Domain Registration Tips

Domain Registration Tips From Experience

Just about every serious blogger needs to register a domain at some point. In this post we’ll go over several domain registration tips, including choosing your domain, covering all of the bases and using a top level domain. We’ll get into keywords, branding, plural vs singular, difficult spellings and hyphens.

I have registered a couple hundred domains over the years, for various reasons, and have made just about every mistake in the book. I’d like to help you make the best decisions when registering your domains and avoid the mistakes I’ve had the pleasure to learn from.

What’s Meant By “Registering A Domain”?

We can’t “own” a domain (Website URL) so we register it, which means we get to use that domain for the term it’s registered. It’s much like a rental or lease with the option to renew.

Why Register A Domain

Most serious bloggers end up using a self-hosted blog on their own domain. That’s not to say there aren’t popular Blogspot, WordPress, or Tumblr blogs, there are some very popular blogs on free platforms; even many of those end up registering a domain that redirects to their free hosted blog.

So, just in case I’ve convinced you to register your own domain and you haven’t done so already, I’d like to share a few tips and considerations.

The First Top Level Domain – Dot COM?

Let’s tackle the big one first; does it have to be a dot com? Well, no, but it would be nice. My first domain was a dot net (.net) and it always seemed like an uphill battle. I’ve actually watched people first hand that typed .com while being told .net. Dot com is still the norm for now but not as much as it was a decade ago when I had the .net.

So, in my humble opinion, it’s usually best to register a dot com at all possible. With that said, I wouldn’t let the fact that there wasn’t one available get in the way of my dreams and goals. If your brand isn’t available or too expensive, take the next best thing. What is the next best thing?

There are several options when it comes to choosing a domain. You can always go with a .net or .org if it’s available. A nice alternative for personal brands is .me. A blog or website featuring videos would do nice with a .mov

Your DOT COM Isn’t Available? Try This…

If you want a dot com and it’s not available or affordable, consider using a prefix or suffix. Some prefix ideas, to give you an idea, could be things like:

  • Best (
  • My (
  • Your (
  • Top (
  • Hot (

As for suffixes, adding a short word or two to the tail end of your URL might be an option. Things like:

  • Online (
  • Guide (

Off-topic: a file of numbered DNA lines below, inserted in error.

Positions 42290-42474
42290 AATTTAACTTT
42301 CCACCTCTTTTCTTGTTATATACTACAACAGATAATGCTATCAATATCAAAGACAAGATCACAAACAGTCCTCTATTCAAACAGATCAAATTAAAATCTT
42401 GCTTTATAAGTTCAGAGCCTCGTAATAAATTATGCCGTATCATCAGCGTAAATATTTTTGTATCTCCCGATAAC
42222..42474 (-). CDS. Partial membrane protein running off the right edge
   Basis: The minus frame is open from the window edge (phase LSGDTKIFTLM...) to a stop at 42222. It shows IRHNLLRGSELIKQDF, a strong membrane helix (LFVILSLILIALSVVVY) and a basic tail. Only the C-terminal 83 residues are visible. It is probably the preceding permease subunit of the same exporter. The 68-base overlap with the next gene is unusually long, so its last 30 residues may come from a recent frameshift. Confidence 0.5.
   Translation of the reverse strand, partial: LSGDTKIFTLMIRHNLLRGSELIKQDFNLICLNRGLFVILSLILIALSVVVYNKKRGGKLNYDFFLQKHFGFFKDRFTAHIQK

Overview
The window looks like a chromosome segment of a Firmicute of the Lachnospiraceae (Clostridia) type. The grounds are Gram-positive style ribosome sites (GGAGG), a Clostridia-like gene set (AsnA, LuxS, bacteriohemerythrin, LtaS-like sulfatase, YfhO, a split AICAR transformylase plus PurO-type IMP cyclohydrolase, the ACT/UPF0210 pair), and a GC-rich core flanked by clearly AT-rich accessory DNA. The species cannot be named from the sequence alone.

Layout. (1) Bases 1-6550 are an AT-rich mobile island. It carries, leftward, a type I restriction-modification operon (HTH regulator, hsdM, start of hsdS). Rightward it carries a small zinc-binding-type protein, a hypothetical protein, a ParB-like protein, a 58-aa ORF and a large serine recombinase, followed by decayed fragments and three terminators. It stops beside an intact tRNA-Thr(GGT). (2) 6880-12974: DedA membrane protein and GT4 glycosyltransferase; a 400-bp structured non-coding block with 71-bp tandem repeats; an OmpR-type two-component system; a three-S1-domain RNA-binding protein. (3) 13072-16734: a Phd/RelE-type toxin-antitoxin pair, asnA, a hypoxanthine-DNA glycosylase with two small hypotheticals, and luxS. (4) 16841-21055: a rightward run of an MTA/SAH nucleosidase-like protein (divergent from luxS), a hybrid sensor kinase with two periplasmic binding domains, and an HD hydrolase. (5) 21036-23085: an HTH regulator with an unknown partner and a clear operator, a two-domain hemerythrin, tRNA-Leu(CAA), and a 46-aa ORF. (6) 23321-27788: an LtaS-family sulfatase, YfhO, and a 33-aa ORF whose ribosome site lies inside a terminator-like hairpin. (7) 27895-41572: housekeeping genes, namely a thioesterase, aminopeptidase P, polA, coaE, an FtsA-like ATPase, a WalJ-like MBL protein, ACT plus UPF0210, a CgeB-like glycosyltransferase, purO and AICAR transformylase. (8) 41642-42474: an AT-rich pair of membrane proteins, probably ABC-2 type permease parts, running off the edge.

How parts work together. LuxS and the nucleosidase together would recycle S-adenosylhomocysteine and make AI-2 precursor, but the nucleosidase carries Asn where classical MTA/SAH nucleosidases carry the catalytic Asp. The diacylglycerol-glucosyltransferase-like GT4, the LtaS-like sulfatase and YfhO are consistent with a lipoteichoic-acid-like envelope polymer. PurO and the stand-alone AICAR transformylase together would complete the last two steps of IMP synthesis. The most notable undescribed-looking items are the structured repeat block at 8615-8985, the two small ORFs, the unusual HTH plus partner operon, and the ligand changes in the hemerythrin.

• Blog (
  • Tips (
  • Academy (
  • Explained (
  • Offers (
  • Network (
  • 101 (

Be Creative… But Not Too Creative

A lot of websites do well with a little creative thinking. For example, look at or There are a ton of examples when it comes to being creative with incorporating the site name with the domain.

We don’t want to get so creative that we make it difficult for people to find us. We’ve all heard of or but you have to wonder how many people have typed or after hearing about the websites. In  Flickr’s case, they’ve since purchased but I imagine the owners of get a lot of traffic for their redirected URL from new internet users.

We see blogs like hit the scene all of the time and fade off to a quite death shortly after. Being creative to the point of creating a crazy spelling just looks shady and is going to be difficult to build an influential brand with a start like that.

Keywords and Branding

Using your brand or keywords is important when choosing a URL for your blog. We know that Google recently took a stand against exact match domains but that was an attempt to cleanup low quality sites and shouldn’t affect a quality authority site. Using your brand name or a descriptive title within your URL can help insure site visitors know what your site is about before they click. We’re not even talking about SEO here, we’re talking about common sense. is a better choice than if our blog is going to be about Chevy trucks.

Easy To Remember

On of my first blogs, years ago, was I wish I had thought things through a little better because that domain isn’t that memorable. People would say things like, “What’s that blog you have, Extreme something” or “Extreme what?

Register Every Possible Spelling

One of my domains is Back when that was a main site (it’s just parked right now), I registered and parked, and, and I wanted every possible way to type the domain so virtually any way someone typed it, they would land on my site.